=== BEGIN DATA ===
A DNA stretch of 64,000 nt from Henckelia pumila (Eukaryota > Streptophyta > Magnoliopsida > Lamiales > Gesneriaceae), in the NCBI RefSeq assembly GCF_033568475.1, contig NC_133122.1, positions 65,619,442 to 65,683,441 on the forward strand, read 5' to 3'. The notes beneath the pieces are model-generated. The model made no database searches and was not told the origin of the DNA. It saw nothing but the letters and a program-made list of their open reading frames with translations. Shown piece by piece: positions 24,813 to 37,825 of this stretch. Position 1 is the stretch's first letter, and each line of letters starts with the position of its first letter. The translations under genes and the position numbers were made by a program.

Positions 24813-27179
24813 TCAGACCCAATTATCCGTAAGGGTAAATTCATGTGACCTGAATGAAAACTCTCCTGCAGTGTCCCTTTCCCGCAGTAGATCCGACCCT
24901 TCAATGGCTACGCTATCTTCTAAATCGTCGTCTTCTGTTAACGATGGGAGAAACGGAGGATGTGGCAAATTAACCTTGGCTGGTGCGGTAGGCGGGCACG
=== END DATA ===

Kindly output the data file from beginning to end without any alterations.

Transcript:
A DNA stretch of 64,000 nt from Henckelia pumila (Eukaryota > Streptophyta > Magnoliopsida > Lamiales > Gesneriaceae), in the NCBI RefSeq assembly GCF_033568475.1, contig NC_133122.1, positions 65,619,442 to 65,683,441 on the forward strand, read 5' to 3'. The notes beneath the pieces are model-generated. The model made no database searches and was not told the origin of the DNA. It saw nothing but the letters and a program-made list of their open reading frames with translations. Shown piece by piece: positions 24,813 to 37,825 of this stretch. Position 1 is the stretch's first letter, and each line of letters starts with the position of its first letter. The translations under genes and the position numbers were made by a program.

Positions 24813-27179
24813 TCAGACCCAATTATCCGTAAGGGTAAATTCATGTGACCTGAATGAAAACTCTCCTGCAGTGTCCCTTTCCCGCAGTAGATCCGACCCT
24901 TCAATGGCTACGCTATCTTCTAAATCGTCGTCTTCTGTTAACGATGGGAGAAACGGAGGATGTGGCAAATTAACCTTGGCTGGTGCGGTAGGCGGGCACG